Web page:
Tequila and Vodka are some special spirits. Just ask seemingly every celebrity that has ever existed because they all seem to have their own brand of Tequila or Vodka. Of course, this is an exaggeration but not by much.
It’s almost like actors are more motivated to have their own Vodka brand than to win an Oscar. Musicians are unconcerned about a Grammy, they want that prestigious Tequila brand. It’s become a right of passage. Just ask The Rock, Dan Akroyd, Michael Jordan, George Clooney, and Kate Hudson.
Let’s dig into just what makes these two clear alcohols so exceptional.
Tequila or Vodka
Vodka vs Tequila is a battle of the two heavyweights in the clear spirit division. There are other clear alcohols like Gin and Moonshine but neither have the popularity or intrigue of the Tequila vs Vodka matchup.
If this discussion were taking place a few years back everything would tilt in favor of Vodka. It’s the one that has worn the clear liquor crown for a while. Tequila is making a real run and it’s going to be a pleasure experiencing the ride.
Vodka is a clear distilled spirit made from a variety of ingredients and it’s been around a long time. Some reports have Vodka being made in the 8th century but it was certainly around by the 14th century in the Vodka belt.
The Vodka belt is the region where Vodka was introduced and where the majority of Vodka is still produced.
The belt includes Ukraine, Poland, Sweden, Russia, Finland, and others. Vodka’s power and popularity revolve around its versatility. Vodka has a flavor but it is not extreme which lends itself to being a key component in a fine cocktail or in a flavored Vodka.
Somehow Tequila is the new kid on the block even though Tequila has been around since the 1500s in Mexico. Unlike Vodka which can be made from an array of different ingredients, Tequila by definition needs to be made with one particular ingredient.
To be considered Tequila this spirit especial also needs to be from specific states in Mexico most notably in Jalisco. Tequila like Vodka is also very versatile.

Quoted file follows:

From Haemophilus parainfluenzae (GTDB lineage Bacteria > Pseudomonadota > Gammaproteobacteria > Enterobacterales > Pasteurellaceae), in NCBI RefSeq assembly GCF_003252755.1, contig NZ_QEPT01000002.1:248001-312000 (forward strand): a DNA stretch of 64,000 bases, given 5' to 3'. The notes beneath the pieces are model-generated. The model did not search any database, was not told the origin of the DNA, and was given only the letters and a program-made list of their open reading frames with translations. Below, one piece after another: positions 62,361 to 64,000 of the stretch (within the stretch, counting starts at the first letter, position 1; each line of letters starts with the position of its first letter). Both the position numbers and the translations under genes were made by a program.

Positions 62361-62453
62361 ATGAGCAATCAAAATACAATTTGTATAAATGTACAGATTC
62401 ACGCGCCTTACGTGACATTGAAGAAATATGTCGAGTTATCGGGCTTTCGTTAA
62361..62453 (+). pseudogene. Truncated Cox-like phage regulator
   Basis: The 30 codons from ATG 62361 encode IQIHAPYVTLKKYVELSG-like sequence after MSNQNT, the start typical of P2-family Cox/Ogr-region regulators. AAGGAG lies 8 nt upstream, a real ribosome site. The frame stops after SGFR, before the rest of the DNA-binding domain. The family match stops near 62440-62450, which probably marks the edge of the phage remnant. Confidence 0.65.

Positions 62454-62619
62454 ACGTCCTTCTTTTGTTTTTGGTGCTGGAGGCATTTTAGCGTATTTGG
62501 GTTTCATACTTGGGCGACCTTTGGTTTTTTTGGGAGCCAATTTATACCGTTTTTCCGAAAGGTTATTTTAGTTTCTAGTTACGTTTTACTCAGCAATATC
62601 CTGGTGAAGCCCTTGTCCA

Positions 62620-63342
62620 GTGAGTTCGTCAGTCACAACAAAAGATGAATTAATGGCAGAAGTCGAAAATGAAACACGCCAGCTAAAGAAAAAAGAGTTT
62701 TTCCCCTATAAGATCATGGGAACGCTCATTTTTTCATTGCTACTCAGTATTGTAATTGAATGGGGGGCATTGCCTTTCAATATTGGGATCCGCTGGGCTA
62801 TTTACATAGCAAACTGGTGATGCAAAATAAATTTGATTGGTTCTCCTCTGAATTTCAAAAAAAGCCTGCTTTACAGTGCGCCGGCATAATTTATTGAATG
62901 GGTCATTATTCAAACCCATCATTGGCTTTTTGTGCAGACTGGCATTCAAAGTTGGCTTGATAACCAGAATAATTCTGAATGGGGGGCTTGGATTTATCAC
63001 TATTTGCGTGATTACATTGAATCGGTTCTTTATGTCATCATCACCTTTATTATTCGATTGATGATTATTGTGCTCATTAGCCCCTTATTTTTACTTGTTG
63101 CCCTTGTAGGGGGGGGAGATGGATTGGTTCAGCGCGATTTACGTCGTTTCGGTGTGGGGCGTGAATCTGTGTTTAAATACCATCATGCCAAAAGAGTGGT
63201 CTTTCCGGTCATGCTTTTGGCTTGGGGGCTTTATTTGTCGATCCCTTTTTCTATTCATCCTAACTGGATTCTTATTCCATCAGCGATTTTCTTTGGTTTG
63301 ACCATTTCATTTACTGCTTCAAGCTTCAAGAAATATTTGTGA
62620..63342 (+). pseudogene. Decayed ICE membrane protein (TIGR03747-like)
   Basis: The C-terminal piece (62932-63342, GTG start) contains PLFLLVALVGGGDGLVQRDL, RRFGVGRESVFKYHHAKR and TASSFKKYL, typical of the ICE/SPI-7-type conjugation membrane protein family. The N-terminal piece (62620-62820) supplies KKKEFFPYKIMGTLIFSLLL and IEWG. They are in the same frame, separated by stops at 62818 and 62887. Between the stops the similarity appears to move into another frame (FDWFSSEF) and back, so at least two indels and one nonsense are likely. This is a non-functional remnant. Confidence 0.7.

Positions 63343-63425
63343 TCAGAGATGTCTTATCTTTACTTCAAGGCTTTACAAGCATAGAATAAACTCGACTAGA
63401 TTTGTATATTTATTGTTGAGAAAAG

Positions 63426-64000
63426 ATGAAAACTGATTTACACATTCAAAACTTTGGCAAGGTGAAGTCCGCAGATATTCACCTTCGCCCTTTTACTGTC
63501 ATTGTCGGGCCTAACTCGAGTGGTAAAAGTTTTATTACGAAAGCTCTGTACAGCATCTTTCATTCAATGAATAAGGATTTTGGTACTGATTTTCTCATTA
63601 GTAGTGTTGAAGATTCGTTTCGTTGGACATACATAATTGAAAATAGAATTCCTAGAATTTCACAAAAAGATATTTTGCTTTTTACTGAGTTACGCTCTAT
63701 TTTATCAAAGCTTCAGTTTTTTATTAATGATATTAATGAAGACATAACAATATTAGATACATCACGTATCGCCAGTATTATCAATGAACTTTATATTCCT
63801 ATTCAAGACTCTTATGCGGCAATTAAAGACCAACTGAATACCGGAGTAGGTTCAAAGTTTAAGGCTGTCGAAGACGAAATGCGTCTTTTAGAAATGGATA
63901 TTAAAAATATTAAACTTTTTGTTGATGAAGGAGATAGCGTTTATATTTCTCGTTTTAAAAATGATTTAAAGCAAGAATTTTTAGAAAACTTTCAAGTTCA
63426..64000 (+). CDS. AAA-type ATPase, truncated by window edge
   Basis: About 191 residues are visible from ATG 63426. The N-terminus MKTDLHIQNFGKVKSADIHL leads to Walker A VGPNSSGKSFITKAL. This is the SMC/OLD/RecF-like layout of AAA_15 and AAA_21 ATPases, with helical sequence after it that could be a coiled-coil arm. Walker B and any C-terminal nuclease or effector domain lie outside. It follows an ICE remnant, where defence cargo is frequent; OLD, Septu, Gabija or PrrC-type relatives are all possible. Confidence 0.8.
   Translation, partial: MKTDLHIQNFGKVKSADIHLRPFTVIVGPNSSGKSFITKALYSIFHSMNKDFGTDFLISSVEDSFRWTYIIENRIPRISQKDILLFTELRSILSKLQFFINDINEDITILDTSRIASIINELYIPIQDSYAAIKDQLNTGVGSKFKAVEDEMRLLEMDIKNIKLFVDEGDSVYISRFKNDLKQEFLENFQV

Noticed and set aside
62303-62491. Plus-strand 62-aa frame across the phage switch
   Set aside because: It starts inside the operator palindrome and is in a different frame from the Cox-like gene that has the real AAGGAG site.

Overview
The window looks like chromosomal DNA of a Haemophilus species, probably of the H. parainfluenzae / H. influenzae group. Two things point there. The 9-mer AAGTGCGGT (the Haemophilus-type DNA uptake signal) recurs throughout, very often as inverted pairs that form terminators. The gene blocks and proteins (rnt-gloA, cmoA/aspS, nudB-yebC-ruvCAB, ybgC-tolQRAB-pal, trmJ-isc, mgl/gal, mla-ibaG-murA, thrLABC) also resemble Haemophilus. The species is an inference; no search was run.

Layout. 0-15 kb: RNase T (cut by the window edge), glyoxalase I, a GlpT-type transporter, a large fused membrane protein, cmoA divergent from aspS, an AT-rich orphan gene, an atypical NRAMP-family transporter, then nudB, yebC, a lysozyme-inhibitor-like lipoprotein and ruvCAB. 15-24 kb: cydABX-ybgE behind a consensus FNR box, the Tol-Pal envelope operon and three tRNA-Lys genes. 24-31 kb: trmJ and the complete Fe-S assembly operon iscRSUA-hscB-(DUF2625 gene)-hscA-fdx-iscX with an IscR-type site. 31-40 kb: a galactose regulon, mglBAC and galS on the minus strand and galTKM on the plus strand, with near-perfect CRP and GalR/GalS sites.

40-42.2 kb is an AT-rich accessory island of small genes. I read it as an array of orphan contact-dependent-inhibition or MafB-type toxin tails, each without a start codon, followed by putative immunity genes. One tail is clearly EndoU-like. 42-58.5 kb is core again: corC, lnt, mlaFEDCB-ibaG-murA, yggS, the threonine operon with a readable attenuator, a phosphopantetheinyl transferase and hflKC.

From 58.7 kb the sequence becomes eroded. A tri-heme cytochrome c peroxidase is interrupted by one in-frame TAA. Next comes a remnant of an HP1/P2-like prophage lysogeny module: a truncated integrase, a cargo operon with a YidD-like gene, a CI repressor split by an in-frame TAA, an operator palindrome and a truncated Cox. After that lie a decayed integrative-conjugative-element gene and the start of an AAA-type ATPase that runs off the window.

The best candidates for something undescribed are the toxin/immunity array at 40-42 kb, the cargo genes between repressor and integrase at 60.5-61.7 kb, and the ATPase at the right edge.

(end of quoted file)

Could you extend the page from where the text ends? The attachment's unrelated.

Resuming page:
In Mexico, it is traditionally served neat and it’s served up by the shot next to a lime wedge and salt all around the world. All that being said, Tequila’s superpower is that you need it to make the super popular Margarita.
How Are They Made?
Tequila has a proven six-step process to go from plant to Tequila. The first step is to harvest the magical plant known as the blue agave.
The leaves are cut off of the plant and the core (piña bulb) is baked in a steel or brick oven to draw out the sugars. Next, the baked core is shredded to extricate the sweet sugar called mosto.
The mosto is integrated with water and yeast to ferment. After fermentation, the mixture is distilled and aged. Tequila is aged for 14 days minimum and multiple years in some cases.
Vodka shares some production elements with Tequila but the process is all its own. The preferred ingredient(s) are combined with water and yeast.
The concoction is heated which will allow for fermentation. Fermentation is the process where yeast eats sugar to create alcohol.
Once fermented the liquid is distilled to purify the alcohol. After distillation, the Vodka is filtered. Depending on the Vodka brand it will be filtered one to three times all the way up to ten times. After filtered to the desired level the Vodka is diluted and put into bottles.
What Are They Made Of?
Vodka has the reputation of being made from potatoes which is not incorrect but Vodka can be made from so many other things like wheat, corn, rice, beets, and rye.
Vodka is also often flavored after distillation with fruits, spices, and crazy flavors like birthday cake.
Tequila is made from the blue agave plant. The agave plant is native to Mexico and it thrives in that ecosystem. The plant loves to grow in high altitudes in sandy soil.
The other factor that can add flavor and depth to Tequila is the type of receptacle it’s aged in – often oak barrels.
How Are They Similar?